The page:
No words can describe the chaos, stress and excitement of this two-year time frame. We lived in four different houses, worked 80-90 hours per week each, and worked into the wee hours of the morning frequently. It was a great test of our relationship to say the least!

However, we knew that we were going to need a significant amount of cash for a down payment on land and as we would be living in a remote area, we needed to have an income stream that was not tied to the local economy. Even though we pushed ourselves to the ragged edge, it felt right.

In the early parts of 2015, we were working harder than ever, made multiple trips to Idaho, and nothing was falling into place! We made a couple offers on land even though the properties didn’t feel quite right, we had a small stream of passive income coming in from the internet, we were building a bit of a savings, we were uplifting our roots in Oregon, and kept pressing forward optimistically.

In July of 2015, we took one more trip to Idaho because we found what we thought was the perfect property. That’s when things finally started falling into place.

In part 2 of this blog post, I will share the next part of this journey, which will include buying our property and making the transition to living on our land. We have been living on our land for three weeks now. Feel free to check our homesteading blog in the meantime, and stay tuned for part 2!

Alyssa Craft moved to Idaho after purchasing 5 acres of land where she will build a homestead from scratch. In the meantime, she lives in a 19-foot travel trailer while beginning construction on a timber-frame home. Follow her many DIY projects, including building a barn and a house, an off-grid hot tub and starting an organic garden. Find Alyssa on her blog, Facebook, Instagram, and YouTube.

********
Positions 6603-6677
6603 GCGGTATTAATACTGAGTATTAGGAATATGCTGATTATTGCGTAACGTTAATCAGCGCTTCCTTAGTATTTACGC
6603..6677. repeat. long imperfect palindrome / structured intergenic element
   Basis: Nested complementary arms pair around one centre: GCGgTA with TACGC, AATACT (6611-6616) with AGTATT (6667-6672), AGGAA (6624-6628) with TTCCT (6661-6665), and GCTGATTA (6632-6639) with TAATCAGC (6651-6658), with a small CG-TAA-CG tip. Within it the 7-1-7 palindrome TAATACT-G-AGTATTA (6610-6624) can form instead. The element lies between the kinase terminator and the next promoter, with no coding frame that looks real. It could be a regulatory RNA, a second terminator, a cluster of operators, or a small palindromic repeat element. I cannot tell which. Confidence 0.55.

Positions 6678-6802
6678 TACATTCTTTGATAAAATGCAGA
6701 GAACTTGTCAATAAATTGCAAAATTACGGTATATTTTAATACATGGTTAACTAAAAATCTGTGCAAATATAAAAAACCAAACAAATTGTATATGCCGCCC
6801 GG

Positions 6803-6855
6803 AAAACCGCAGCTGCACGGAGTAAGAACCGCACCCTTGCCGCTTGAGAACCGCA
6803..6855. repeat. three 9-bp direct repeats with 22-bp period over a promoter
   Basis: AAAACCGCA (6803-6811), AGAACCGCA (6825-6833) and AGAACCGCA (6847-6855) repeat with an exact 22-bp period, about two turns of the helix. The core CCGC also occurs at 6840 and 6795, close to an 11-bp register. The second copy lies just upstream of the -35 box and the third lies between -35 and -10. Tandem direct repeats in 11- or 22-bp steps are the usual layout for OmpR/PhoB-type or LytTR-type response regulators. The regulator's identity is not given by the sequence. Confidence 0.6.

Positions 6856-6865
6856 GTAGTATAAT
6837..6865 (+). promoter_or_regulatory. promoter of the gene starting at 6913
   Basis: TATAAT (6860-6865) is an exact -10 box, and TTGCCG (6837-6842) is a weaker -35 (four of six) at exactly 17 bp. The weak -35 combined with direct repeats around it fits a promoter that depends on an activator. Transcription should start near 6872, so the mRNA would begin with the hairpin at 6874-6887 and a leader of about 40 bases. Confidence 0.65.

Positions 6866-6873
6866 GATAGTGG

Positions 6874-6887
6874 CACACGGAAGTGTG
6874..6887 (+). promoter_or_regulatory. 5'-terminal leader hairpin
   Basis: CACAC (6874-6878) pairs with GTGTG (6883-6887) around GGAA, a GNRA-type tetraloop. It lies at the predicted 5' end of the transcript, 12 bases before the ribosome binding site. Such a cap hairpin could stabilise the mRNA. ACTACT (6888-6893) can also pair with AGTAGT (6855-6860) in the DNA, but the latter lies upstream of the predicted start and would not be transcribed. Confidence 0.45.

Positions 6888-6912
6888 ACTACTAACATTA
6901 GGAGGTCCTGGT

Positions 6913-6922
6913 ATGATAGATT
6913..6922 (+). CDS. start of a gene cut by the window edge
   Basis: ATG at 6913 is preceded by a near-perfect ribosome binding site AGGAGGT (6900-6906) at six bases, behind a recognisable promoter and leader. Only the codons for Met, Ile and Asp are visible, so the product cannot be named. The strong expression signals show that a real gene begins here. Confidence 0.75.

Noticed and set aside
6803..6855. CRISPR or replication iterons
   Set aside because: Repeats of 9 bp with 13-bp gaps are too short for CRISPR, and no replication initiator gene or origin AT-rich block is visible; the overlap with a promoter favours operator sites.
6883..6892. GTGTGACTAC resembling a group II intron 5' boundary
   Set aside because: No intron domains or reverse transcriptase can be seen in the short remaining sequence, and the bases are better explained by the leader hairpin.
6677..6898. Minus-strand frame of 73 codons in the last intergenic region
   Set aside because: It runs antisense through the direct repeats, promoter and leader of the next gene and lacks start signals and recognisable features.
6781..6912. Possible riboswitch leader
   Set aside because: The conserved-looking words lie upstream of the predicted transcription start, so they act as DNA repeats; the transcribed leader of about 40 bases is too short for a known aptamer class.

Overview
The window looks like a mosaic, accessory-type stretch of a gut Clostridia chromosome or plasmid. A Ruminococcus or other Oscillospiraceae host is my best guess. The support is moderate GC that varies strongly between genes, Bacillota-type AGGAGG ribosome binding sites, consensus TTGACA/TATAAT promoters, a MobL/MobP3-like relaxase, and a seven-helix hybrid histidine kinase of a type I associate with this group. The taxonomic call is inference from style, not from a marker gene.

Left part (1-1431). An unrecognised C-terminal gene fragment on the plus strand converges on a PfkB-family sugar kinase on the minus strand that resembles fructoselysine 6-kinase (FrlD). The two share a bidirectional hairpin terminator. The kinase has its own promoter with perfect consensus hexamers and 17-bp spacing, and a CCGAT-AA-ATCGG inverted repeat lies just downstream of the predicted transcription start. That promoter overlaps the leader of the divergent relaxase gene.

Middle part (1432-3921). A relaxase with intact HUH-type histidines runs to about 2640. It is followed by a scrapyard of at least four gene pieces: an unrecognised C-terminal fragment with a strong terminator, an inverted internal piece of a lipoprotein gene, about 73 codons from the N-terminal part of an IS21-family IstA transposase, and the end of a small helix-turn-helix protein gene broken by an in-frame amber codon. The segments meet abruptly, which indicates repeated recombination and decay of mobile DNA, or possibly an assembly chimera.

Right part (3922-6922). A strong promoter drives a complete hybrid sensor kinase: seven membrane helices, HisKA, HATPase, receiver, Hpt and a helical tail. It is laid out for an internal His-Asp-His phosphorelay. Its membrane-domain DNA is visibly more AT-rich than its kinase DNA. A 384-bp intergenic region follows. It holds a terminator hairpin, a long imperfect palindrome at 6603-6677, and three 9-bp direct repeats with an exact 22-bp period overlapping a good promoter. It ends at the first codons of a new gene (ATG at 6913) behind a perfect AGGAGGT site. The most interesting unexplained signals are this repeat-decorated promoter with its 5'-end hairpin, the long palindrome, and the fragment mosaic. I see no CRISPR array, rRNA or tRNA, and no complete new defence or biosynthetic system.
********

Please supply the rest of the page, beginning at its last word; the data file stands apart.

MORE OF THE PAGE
All MOTHER EARTH NEWS community bloggers have agreed to follow our Blogging Best Practices, and they are responsible for the accuracy of their posts. To learn more about the author of this post, click on the byline link at the top of the page.


Baby Goose 

Domesticated over 3,000 years ago, geese were some of the first animals to become part of humans everyday lives. While they have been a barnyard constant since Roman times, geese have never gained the popularity of backyard flocks like ducks and chickens.

The uses of geese in ancient and modern times are numerous: The first records of domestic geese show them being fattened and butchered for food and sacrifice, but by Roman times, geese were also being raised for their eggs and carefully bred for specific traits such as calm personalities or luxurious feathers.

Geese as Guard Animals

Geese came to the forefront of Roman life in 390 BC. Sacred to the goddess Juno, a flock of geese that were kept in her temple noticed a troop of Gauls sneaking up the hill to attack the city of Rome. The alarmed honks of the geese awoke the Roman guards who attacked the invaders and successfully defended their city.

Geese are still used as guard animals in many parts of the world today. Unable to be bribed with treats and exceptionally loud, geese have keener eyesight and hearing than humans and will not miss a potential strangers intruding. They are currently used throughout China's Xinjiang province to guard police stations, and in West Germany, geese were on guard duty at to guard U.S. military bases.